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Metolius Ultralight Master Cam 8
  • Metolius Ultralight Master Cam 8
  • Metolius Ultralight Master Cam 8
  • Metolius Ultralight Master Cam 8
  • Metolius Ultralight Master Cam 8
  • Metolius Ultralight Master Cam All Sizes

Ultralight Master Cam 8


My vote: None ( 5.2 avg )


The Master Cam is a flexible, single-stem unit with an optimized cam angle for increased holding power. The new Ultralight Master Cams are twenty percent lighter than the originals. If you carry a double set of cams, the weight savings is the same as a twelve ounce canned beverage of your choice. When compared to other brands, the weight savings can be much more. The new shark fin tooth pattern gives optimized bite in soft rock.

10 sizes: #00 - 8, sizes 7 and 8 are new and very light for their size.
Slings are replaceable, and should be replaced every five years or earlier.
Color-coded 11 mm Monster sling, thumb piece and trigger.
Range Finder system assists you in choosing the correct size cam.
CNC machined for much greater precision than stamped or extruded cams.
100% made in the USA.
Individually proof tested.

Retail price

US$ 74.95

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Weight (g / oz)

Weight (g / oz)

In grams and ounces, the weight, as stated by the manufacturer/brand.

129.0 g / 4.50 oz
Cam Head 4 lobes, single axle
Offset No offset
Stem Flexible single stem
Sling 11 cm x11 mm Nylon / Polyamide (single sling loop)
Camming Angle ­
Active Strength 10 kN
Cam Range (mm / in)

Cam Range (mm / in)

In millimeters and inches, the maximum dimensions of the cam lobes when shut tight and fully extended. Since the "usable" range is so debatable, all manufacturers now list the full dimensions to avoid selling themselves short.

For offset cams, we'll list the max dimensions possible and then afterwards list each of lobe dimensions.

48.5 - 71.5 mm  (1.91 - 2.81 in) ­
Materials ­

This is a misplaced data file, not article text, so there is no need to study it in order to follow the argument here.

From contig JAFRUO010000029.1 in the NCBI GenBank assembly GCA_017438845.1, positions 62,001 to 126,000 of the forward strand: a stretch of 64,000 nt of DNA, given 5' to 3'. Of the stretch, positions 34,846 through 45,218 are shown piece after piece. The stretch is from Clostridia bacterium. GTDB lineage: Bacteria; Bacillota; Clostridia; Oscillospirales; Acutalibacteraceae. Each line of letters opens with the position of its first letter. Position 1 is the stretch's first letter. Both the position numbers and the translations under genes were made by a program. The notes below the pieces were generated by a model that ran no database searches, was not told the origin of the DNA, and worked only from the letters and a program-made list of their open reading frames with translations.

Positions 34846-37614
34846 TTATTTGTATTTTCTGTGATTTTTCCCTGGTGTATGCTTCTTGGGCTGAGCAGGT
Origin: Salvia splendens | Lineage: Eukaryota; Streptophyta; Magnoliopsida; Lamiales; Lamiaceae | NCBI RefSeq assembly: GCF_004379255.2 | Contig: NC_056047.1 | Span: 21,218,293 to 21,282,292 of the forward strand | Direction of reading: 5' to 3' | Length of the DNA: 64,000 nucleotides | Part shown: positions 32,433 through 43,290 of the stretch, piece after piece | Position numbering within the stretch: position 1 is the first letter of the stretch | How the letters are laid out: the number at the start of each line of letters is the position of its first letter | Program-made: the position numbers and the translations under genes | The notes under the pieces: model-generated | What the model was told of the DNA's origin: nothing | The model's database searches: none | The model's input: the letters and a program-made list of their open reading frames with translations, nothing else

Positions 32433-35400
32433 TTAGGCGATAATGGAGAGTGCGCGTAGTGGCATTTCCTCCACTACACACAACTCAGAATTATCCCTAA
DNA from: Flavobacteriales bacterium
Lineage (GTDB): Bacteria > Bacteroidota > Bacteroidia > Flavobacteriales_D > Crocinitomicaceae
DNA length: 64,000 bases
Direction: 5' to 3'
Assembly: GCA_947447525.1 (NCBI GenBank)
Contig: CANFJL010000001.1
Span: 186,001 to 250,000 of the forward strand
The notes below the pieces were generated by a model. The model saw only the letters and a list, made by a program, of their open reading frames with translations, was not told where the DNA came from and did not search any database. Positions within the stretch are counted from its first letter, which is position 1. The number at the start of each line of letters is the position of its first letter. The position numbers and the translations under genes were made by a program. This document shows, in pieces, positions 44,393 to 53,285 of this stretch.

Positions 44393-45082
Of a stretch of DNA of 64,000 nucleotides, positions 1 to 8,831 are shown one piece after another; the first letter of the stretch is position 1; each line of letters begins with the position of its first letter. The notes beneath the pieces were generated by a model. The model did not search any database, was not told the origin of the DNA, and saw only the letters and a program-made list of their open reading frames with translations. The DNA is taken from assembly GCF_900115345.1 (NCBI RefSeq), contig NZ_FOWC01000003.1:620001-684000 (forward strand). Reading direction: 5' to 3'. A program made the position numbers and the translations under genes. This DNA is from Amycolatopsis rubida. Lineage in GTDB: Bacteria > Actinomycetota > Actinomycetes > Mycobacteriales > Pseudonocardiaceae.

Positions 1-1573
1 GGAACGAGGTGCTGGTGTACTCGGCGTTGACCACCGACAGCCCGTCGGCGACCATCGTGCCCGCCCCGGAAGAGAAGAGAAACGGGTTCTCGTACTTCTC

Certification CE, UIAA

No reviews yet.

gear institute logo no rating given just a review

The Metolius Ultralight Master Cams are a lightweight cam with ten sizes to put on your rack, from cams smaller than your fingertips to fist size. Durability is good with solid cam lobe and stem construction and tough Kevlar trigger wires. The Range Finder system provides color coding to help new climbers find the right fit for cam placements. They are less stable than the other double axle cams tested, particularly in the larger sizes, and their ease of use and ergonomics scored lower with testers due to the lack of a thumb loop and a small trigger bar.

Outdoor Gear Lab Gear Review rating 4/5

If you're headed into the alpine where you'll be doing some easy free climbing where you only need a little protection, a set of Master Cams will do the trick without weighing you down. Most cam companies are adopting a size range similar to Black Diamond, but Metolius is holding fast to their original designs, and their sizes can be bomber when the BDs are too over-cammed. For certain cracks in Indian Creek like the Optimator or Powerline, a handful of red Metolius can inspire way more confidence to plug it and gun it than a slightly tipped out BD purple or a stuck green. If the thumb loop isn't a concern for you, they're a great choice for free climbing.

Rock and Ice Gear Review no rating given just a review

The Ultralights are the only cams in this review that sport single axles. Having one axle lets the Ultralights achieve smaller sizes than dual-axle models—better for small cracks and weight savings. Of course having one axle gives the Master Cams less range per unit than dual-axle cams, meaning you need more cams to fill your rack for a given range. And so goes the decades-old debate: Is it better to carry more pieces of pro or fewer pieces that fit a wider range?

Next Adventure Gear Review rating 8/10